New Venture Launch in Black Travel

Lessons hopefully learned

Servicing young Black travelers / photo by Brittney M.Walker

GypsyJaunt.com was my first attempt at creating a travel platform for Black women. It didn’t fail, but it didn’t succeed. So what do we call that? Stalemate?

At any rate, the site started off as a blog to share my travel adventures with others. It evolved into a more serious pursuit to inspire Black women to travel and see the world beyond our comfort zones. I love travel and I believe everyone should experience the world in this capacity.

The site was launched a few years ago, just as other more popular sites like TravelNoire.com and Nomadness Travel Tribe launched. They quickly became superstars and are still thriving. What I noticed over the years is that platforms like these were doing the thing I wanted, but way better.

I still love travel and want others to experience it in ways I do. But I also don’t want to — dirty word — compete with those already dominating the space. After some frustrating conversations with myself, sharing my story with my cohorts in the Entrepreneurial Journalism program at CUNY and finally, sort of settling on a solution, I’m testing out something new.

Tentatively called Bese Travel, it’s a travel platform for Black creative professionals to connect over transformative events and trips.

While I’d rather target singles, I don’t think my marketing will reflect that in words, so as not to make it awkward. There are a few dating sites and groups out there bringing singles together over travel and adventure, but I haven’t discovered any that are tailored for Black singles.

One of my cohorts kept it all the way real with me and said, “You know what Black women need? They need men.” Out of context, that statement could read like an uncomfortable statement. But the goal of our program is to address a need. She said to me that in her conversations with other women like us, especially in New York, Black women are having a hard time finding decent men to date. Online dating has become something of a cesspool of slimy hookups and awkward coffee meetings. She suggested I do what I’m good at, which is creating dope travel experiences, and service Black women by delivering an entrée of eligible bachelors.

I liked the idea and shared it with others. And so we’re off.

One of the things GypsyJaunt started to do last year was trip curation with small groups of people. One of the trips I’m especially proud of was a ski trip. We partnered with the tourism department of New York State (I Love New York), Hunter Mountain, SimplyRides.com and Kia to bring a group of women on a ski trip upstate. It was glorious and quite memorable. Check it out here.

We also did an immersive upstate New York road trip in partnership with SimplyRides.com, Kia, Harlem Brewery, BlindBuck Farms, Simplee Beautiful and Lickle Dumplings. We took a group of bloggers, journalists and influencers on a three-day weekend experience that included a hair health and care demo, a private gourmet art and food lunch, a farm-stay and beer brewing class with Celeste Beatty of Harlem Brewery. Each stop and experience was off the beaten path. Each experience was engaging and transformative in some aspect.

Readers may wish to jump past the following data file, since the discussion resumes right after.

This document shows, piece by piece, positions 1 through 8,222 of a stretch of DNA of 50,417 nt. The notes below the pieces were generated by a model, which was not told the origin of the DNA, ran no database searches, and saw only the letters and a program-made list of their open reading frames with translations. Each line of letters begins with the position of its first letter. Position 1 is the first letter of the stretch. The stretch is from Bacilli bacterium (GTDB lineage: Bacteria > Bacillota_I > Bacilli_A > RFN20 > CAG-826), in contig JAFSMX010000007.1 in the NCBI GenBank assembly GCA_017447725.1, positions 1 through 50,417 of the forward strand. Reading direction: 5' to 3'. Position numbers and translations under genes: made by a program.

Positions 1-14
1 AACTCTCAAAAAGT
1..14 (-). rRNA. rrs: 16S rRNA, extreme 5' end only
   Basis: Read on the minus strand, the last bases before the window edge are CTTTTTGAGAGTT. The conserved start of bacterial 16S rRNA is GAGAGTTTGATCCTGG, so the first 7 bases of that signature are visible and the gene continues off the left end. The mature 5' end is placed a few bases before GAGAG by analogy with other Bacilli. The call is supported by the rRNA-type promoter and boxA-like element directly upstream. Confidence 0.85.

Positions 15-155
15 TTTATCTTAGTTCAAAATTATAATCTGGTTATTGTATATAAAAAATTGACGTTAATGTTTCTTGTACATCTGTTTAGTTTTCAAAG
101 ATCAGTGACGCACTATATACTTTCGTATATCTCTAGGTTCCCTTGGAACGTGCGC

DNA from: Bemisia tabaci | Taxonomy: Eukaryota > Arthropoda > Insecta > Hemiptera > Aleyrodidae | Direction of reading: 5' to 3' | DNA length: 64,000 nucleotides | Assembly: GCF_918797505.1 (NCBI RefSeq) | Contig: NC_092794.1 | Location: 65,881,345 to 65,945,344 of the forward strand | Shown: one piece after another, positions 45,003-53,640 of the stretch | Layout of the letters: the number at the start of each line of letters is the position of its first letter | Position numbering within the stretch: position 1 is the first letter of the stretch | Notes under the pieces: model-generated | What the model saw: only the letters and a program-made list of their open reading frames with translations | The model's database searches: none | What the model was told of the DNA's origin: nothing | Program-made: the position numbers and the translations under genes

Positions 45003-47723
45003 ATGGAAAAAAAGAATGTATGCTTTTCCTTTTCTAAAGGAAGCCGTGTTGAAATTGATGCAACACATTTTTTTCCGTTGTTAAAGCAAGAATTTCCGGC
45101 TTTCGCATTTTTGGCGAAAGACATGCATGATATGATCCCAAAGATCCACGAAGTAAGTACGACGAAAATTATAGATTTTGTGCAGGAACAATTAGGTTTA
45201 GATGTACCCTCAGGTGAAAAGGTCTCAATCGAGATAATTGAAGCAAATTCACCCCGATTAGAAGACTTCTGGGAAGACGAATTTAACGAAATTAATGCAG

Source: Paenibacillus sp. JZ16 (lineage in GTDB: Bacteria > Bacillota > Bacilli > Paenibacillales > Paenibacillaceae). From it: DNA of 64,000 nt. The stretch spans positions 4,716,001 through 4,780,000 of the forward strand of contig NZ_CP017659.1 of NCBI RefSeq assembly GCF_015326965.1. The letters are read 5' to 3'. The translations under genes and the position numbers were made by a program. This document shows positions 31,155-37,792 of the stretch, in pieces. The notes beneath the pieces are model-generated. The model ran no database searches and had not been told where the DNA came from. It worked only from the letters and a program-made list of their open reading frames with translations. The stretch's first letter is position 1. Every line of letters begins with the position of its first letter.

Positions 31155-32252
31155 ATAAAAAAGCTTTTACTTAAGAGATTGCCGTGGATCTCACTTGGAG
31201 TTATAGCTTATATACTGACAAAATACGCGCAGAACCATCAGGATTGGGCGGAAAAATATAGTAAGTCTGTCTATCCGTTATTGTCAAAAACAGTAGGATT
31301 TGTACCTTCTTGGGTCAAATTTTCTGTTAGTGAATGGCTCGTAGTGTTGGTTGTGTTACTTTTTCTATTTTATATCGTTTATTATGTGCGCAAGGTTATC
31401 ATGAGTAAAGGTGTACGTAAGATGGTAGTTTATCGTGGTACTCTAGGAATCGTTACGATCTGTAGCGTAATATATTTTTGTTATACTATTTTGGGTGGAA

Those are the type of experiences I want to create for Black singles. I don’t think I’ll simply market the platform as a dating experience. Instead I’m interested in connecting Black singles and creating a comfortable, fun and depressurized environment for them to meet and connect.

Currently, the revenue model is primarily based on booking trips with consumers. I am debating about whether or not to charge for membership, which would include a vetting process to enforce, hopefully, transparency among members and ensure we can offer a quality pool of candidates for our customers.

A secondary business model I’m still developing is to build out content for our travel partners and vendors. A problem that is being discussed in the Black travel world is that companies in the tourism industry rarely market to people of color. As a journalist, I think I can make this part happen, especially with the platform’s soon to be built in following and members.

Where I am in the process:

I’ve launched a landing page to capture my audience. With this, I’m discovering whether or not there is any real interest out there for this service. I’m also developing a vetting process and a membership sign up form.

As far as market research is concerned, I’ve conducted a few group interviews and will be having an in-person meetup with both single Black men and women at the end of the month.

Finally, I’ve set a date for our first in-city event for my target community. The date is April 7. The itinerary will likely be a brewing class and some meet and greet activity. I hope to understand my community better with this first event and whet the appetite of potential customers for our first trip in June, fingers crossed.